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Journaling for Creativity.

Mind training games: Finding physical similes

This post forms part of a serialisation eventually building into a complete reference on Journaling for Creativity and the writer's notebook. One that will demonstrate how to journal in order to improve creativity and effectiveness of artists, writers or anyone needing to be creative.

Introduction Contents Techniques About Method Games for Creative Development Finding physical similes


The game

Journaling for Creativity This week’s game is one of the really enjoyable, fun games that can fill any odd moment. If played in your journal by yourself, it makes for a satisfying diversion or it can be a pleasurable social game played amongst friends.


How to play

Look at your surroundings and for the items there identify other things that have similar physical characteristics.

In other words find physical similes of the original object.

You can play this game at almost any time during the day, either as a purely intellectual game or combined with your journal to record the most interesting ones. It also makes for a good social game with either friends or children and it is always incredibly surprising just what other people’s imaginations generate from the same starting subject. The game should also throw up some quite abstract associations; this is a good thing and a sure sign that your creative-mind is participating in your game.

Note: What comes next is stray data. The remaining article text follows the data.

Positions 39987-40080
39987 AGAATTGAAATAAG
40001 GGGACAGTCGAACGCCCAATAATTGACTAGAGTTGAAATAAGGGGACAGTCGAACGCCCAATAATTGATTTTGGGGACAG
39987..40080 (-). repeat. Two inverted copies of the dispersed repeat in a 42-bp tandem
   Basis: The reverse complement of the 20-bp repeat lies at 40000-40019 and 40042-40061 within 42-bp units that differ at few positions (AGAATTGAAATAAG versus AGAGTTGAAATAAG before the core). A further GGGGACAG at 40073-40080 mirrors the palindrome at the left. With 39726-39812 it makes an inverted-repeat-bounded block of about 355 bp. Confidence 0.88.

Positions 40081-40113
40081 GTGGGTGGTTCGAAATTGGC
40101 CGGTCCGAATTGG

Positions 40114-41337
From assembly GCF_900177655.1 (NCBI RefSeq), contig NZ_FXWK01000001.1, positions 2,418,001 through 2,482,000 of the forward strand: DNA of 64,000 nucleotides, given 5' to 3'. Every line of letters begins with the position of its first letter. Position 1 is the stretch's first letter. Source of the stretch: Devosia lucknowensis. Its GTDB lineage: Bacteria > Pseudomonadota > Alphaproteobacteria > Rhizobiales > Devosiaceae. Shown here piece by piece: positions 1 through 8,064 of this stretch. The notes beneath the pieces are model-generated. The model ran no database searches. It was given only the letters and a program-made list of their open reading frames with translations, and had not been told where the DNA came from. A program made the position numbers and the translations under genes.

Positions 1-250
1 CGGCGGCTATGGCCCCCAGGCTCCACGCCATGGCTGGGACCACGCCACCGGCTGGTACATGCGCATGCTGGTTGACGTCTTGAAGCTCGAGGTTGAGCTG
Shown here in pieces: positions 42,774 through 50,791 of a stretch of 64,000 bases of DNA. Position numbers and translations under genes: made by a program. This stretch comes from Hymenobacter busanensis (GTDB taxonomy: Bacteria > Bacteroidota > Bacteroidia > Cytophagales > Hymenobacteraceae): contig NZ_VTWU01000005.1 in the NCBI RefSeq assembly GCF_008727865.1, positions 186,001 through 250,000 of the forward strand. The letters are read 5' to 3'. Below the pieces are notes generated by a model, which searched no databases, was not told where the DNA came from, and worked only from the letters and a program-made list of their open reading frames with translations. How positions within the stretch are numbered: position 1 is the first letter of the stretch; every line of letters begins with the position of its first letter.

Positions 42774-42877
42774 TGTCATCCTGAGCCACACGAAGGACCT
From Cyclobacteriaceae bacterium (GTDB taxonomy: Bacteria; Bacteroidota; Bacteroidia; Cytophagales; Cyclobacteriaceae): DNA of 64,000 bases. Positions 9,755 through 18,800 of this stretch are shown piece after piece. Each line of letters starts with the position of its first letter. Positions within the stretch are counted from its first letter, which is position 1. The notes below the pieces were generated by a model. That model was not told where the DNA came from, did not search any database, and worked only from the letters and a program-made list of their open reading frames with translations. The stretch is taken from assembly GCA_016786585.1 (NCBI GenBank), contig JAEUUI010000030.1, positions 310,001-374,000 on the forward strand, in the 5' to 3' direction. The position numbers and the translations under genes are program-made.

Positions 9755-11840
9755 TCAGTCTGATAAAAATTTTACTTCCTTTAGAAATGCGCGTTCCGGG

I thought I would demonstrate possible increasing abstraction with a list of physical similes for ‘life belt’ and ‘road’. These are separated by degrees of abstraction, or some might say absurdity. Just remember, this is a game; fun and absurdity is good, serious and logical is bad.


Life belt – doughnut, washer, tyre

Road – river, lava, train track

Less obvious

Life belt – Saturn’s rings, toilet seat

Road – ditch, scar


Life belt – ripples, stadium

Road – data cable, snake

Loosely connected

Life belt – kiss (lips), castle

Road – rainbow, tree branch


(Note: These are listed in almost exactly the order they occurred to me.)


As in all our previous imagination games, don’t give up on your subject once your initial ideas start to dry up. Because, it is due to gently walking through and beyond that dry point in your mind that you will be able to find the best ideas.

For those of you who cannot ‘see’ the associations between ‘life belt’ and ‘castle’ or ‘road’ and ‘tree’ branch. Well, my associations for these are that; castles also encircle and protect whilst ants use tree branches as highways to their food. This game is all about finding physical associations, so don’t get too logical.



The purpose of the game

The purpose of this game is to exercise the associative parts of your mind. As with the other games, it starts by drawing on the logical-mind’s associations, all of which will be physically very similar, easy to identify and quickly exhausted. After the game has used up all the obvious physical associations it will start to request more from the creative-mind; it will be after this point that the more abstract answers are supplied.

By exercising the mind in this way you develop the ability to draw a creative association more easily. Think of it as exercising a muscle, the more you exercise, the better the performance it will provide.



Now here’s a challenge for you. Can you think of an even more abstract physical simile for a life belt than any of those listed above? If you can, then please leave your answers in the comments area below.

Photo credit: Train Tracks, by Glacier Tim.

"Mind training games: Finding physical similes" by Andy Shackcloth is licensed under a Creative Commons Attribution-ShareAlike 3.0 Unported License.

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